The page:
U.S. Energy Information Administration logo

Electricity

‹ See all Electricity Reports

Electricity Monthly Update

With Data for January 2019  |  Release Date: March 26, 2019  |  Next Release Date: April 24, 2019

Previous Issues

Resource Use: January 2019

Supply and fuel consumption

In this section, we look at the resources used to produce electricity. Generating units are chosen to run primarily on their operating costs, of which fuel costs account for the lion's share. Therefore, we present below, electricity generation output by fuel type and generator type. Since the generator/fuel mix of utilities varies significantly by region, we also present generation output by region.

Generation output by region



map showing electricity regions

Net generation in the United States decreased by 4.4% compared to January 2018. This decrease in electricity generation occurred because the country, particularly in the more heavily populated eastern-half of the country, experienced a warmer January this year compared to the previous year. This led to a decrease in the need for residential customer heating for the country during January 2019 compared to the previous January, which decreased the need for electricity generation compared to a year ago. At the regional-level, only the Western region didn’t see a year-over-year drop in electricity generation but instead, the amount of electricity generation in the West remained relatively unchanged compared to January 2018.

For the second consecutive month, electricity generation from coal decreased in all parts of the country, except for the West, compared to the previous January. All regions of the country, except for the Southeast, saw electricity generation from natural gas increase compared to the previous January. The Southeast saw a 7.9% drop in electricity generation from natural gas compared to the previous year, mainly due the significantly warmer temperatures experienced in January 2019 compared to a year ago. Nuclear generation decreased 1.3% compared to January 2018, as more nuclear units were offline for maintenance during January 2019 compared to January 2018.

Fossil fuel consumption by region





map showing electricity regions

The chart above compares coal consumption in January 2018 and January 2019 by region and the second tab compares natural gas consumption by region over the same period. Changes in coal and natural gas consumption were similar to their respective changes in coal and natural gas generation.

The third tab presents the change in the relative share of fossil fuel consumption by fuel type on a percentage basis, calculated using equivalent energy content (Btu). This highlights changes in the relative market shares of coal, natural gas, and petroleum. All regions of the country saw an increase in the share of natural gas at the expense of coal in January 2019.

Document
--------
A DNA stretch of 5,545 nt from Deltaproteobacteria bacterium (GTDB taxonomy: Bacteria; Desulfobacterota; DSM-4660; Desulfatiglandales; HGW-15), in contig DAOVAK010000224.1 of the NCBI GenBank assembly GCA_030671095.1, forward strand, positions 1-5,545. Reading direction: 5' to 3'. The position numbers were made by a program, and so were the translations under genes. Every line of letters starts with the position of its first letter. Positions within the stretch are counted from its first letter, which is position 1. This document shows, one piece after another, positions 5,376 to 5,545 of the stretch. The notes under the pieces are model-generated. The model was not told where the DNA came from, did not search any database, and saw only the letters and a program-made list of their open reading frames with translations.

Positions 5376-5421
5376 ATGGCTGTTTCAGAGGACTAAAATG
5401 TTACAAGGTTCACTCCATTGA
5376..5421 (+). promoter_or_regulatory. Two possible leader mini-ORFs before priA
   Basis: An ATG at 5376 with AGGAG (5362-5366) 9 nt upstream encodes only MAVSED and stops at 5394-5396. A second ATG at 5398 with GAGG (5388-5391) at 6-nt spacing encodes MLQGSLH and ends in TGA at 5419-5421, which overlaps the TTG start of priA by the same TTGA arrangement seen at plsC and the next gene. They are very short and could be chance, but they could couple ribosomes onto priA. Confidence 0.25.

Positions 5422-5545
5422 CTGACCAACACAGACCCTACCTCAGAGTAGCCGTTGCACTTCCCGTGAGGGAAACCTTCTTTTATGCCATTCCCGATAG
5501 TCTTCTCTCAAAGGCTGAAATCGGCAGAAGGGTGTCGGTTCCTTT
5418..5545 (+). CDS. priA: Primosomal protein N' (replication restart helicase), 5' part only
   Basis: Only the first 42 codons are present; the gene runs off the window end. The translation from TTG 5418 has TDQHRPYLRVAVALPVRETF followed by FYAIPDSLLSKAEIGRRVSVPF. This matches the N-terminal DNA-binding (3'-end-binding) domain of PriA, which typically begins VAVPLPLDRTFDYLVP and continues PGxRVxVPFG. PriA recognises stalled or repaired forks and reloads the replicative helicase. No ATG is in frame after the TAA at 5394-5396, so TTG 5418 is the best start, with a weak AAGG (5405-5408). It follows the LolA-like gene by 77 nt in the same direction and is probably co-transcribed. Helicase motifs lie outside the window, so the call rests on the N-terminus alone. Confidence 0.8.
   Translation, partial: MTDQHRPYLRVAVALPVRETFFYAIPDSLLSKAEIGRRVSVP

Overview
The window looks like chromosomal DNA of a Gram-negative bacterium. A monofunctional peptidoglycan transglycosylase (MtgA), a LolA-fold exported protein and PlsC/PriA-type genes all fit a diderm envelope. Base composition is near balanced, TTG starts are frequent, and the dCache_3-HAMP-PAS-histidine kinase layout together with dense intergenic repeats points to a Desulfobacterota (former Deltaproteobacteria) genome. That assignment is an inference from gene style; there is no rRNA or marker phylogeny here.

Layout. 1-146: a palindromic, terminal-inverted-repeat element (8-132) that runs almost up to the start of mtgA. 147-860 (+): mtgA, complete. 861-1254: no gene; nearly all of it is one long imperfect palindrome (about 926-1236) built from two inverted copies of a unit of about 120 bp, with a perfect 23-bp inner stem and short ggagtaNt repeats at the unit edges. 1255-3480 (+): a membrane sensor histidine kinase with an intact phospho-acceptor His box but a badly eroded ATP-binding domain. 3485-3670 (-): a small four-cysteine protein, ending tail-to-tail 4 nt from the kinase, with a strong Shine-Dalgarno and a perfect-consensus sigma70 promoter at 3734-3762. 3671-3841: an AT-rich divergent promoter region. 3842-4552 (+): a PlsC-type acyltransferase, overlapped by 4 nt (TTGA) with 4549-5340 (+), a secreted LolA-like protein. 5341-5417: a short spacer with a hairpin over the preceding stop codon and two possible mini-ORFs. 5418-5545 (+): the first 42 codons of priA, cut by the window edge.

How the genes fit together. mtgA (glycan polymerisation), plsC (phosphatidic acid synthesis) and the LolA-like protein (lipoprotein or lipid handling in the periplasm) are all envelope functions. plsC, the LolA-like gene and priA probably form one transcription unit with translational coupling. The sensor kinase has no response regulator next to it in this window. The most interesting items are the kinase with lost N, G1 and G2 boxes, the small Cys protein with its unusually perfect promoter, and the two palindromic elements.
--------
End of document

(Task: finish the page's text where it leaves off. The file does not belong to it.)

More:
The fourth tab presents the change in coal and natural gas consumption on an energy content basis by region. The changes in total coal and natural gas consumption were similar to the changes seen in total coal and natural gas net generation in each region.

Fossil fuel prices




To gain some insight into the changing pattern of consumption of fossil fuels over the past year, we look at relative monthly average fuel prices. A common way to compare fuel prices is on an equivalent $/MMBtu basis as shown in the chart above. The average price of natural gas at Henry Hub decreased from the previous month, going from $4.05/MMBtu in December 2018 to $3.18/MMBtu in January 2019. The natural gas price for New York City (Transco Zone 6 NY) increased compared to the previous month, going from $4.22/MMBtu in December 2018 to $6.16/MMBtu in January 2019. For the eighth consecutive month, the average price of Central Appalachian coal saw an increase from the previous month, going from $3.47/MMBtu in December 2018 to $3.52/MMBtu in January 2019.

The New York Harbor residual oil price saw an increase from the previous month, going from $11.22/MMBtu in December 2018 to $11.69/MMBtu in January 2019. Unlike the beginning of last winter where very cold temperatures led to a spike in oil use by electric generators, oil used as a fuel for electricity generation was priced out of the market during January 2019.

A fuel price comparison based on equivalent energy content ($/MMBtu) does not reflect differences in energy conversion efficiency (heat rate) among different types of generators. Gas-fired combined-cycle units tend to be more efficient than coal-fired steam units. The second tab shows coal and natural gas prices on an equivalent energy content and efficiency basis. The price of natural gas at Henry Hub ($25.47/MWh) was below the price of Central Appalachian coal ($38.05/MWh) on a $/MWh basis, with the spread between the two increasing significantly from the previous month, mainly due to the decrease in the Henry Hub natural gas price. The price of natural gas at New York City ($49.30/MWh) was now above the price of Central Appalachian coal ($38.05/MWh) during January 2019. A significant increase in the New York City natural gas price usually occurs during the winter months, due to this region of the country having constrained natural gas delivery in a time of year where demand for natural gas is higher.

The conversion shown in this chart is done for illustrative purposes only. The competition between coal and natural gas to produce electricity is more complex. It involves delivered prices and emission costs, the terms of fuel supply contracts, and the workings of fuel markets.

Print this issue Download the data (csv)

In this Issue:

Highlights

End Use

Resource Use

Regional Wholesale Markets

Coal Stocks

Data Tables

About Electricity Monthly Update

Electricity Monthly Update Explained

Methodology & Documentation

Contact Information & Staff